Oakland Athletics’ Outfielder Coco Crisp Is Beginning His Return to the Majors
The last time Oakland Athletics’ fans saw Coco Crisp, he was struggling to do anything at the plate. On Tuesday night, he made his first rehab appearance since being placed on the disabled list in mid-May.
Crisp slugged two home runs, walked and singled in his High-A Stockton Ports debut, reminding everyone of what he’s capable of when he’s healthy. However, what are the odds that he can keep that up when he returns to the major leagues?
Let’s throw out Crisp’s 13 games this season. Yes, he had a .044 average after getting just two hits in 45 at-bats, but he also had a batting average on balls in play of just .057. Even the worst hitters have a higher BABIP than Crisp, and there’s no reason to think it wasn’t just an anomaly caused, at least in part, by injury issues and bad luck. There isn’t any evidence in last season’s numbers to suggest that he was headed for a precipitous decline.
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There’s no denying that Crisp is aging. At 35, he’s approaching the time when even the best outfielders decide to call it quits. The outfield is a demanding position, and Crisp’s speed has declined rapidly over the last several seasons. After having 49 stolen bases in 2011, he swiped just 19 bags last season. While that’s plenty for most players, it’s a sharp decline for Crisp, especially considering that the speedy Billy Burns has already replaced him in that role quite nicely.
What the A’s need in their outfield is more power, and that’s something that Crisp can provide, but not in the quantities that Oakland needs. In 2013, Crisp showed a sudden burst of strength, hitting 22 home runs. It was the second year in a row and the fourth time overall in his 13-year career that he hit double-digit homers, after doing it twice with the Indians as a young player. Last season, he slugged just nine home runs. While no one expects him to hit a pair of homers in each game the way he did in his first rehab appearance, the fact that he is already showing signs of returning power is a good thing.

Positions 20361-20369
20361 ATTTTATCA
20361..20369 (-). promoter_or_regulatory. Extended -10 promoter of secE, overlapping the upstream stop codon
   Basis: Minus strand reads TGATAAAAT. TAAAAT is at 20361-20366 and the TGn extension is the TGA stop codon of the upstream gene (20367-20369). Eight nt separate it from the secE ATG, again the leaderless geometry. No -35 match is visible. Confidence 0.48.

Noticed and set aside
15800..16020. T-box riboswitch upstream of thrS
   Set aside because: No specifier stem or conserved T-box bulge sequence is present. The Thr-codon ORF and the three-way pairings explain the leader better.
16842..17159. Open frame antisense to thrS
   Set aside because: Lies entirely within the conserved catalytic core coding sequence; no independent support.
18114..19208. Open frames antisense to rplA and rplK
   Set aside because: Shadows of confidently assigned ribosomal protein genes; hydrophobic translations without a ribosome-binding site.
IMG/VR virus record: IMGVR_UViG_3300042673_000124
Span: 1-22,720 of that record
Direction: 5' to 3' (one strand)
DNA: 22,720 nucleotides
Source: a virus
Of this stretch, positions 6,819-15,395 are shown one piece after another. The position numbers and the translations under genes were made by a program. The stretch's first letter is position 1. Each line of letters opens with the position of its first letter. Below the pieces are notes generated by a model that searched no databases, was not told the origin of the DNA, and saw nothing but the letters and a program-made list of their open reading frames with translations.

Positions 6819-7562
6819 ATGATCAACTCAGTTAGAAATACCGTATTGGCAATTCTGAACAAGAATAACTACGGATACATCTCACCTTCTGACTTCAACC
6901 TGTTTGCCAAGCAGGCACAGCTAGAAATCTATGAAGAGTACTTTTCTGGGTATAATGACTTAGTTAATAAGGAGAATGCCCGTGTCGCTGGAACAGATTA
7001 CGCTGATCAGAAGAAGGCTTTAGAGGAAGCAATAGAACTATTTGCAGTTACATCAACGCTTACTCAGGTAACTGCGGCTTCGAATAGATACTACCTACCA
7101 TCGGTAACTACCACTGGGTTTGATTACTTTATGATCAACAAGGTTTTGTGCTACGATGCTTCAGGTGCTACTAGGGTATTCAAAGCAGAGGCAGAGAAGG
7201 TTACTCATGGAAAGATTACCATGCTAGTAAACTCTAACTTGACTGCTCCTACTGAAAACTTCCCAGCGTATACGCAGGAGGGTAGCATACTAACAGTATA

One positive aspect of Crisp’s game is that he hasn’t shown a drop in line drive rate throughout the last several seasons. Line drive rate is the biggest indicator of successful at-bats, because they’re the hardest outcomes to turn into outs. Crisp, with the occasional deviation, has hovered near the 20 percent mark throughout his career.
In fact, most of Crisp’s underlying numbers have remained the same. The one stat that belies a problem is his hit location ratio. While Crisp pulled the ball at less than a 40 percent rate throughout most of his career, the last three seasons have hovered around 45 percent. With the popularity of shifts, there’s no reason for the defense not to take advantage of the fact that he’s only hitting the ball to the opposite field about 23 percent of the time. In his earlier career, he hit the opposite way at a much higher rate – sometimes averaging nearly 30 percent opposite field hits. These changes make him more predictable, and will lead to a decline in his BABIP and, consequently, his average.
Crisp isn’t going to help the A’s like he once might have, but once he returns, he will be a nice fill-in on a team that isn’t exactly going anywhere. The A’s owe him $11 million both this year and next season, so they will need to take whatever they can get from their injury-prone veteran. He isn’t likely to be a hot trade commodity, so he’ll have to find a home on the roster.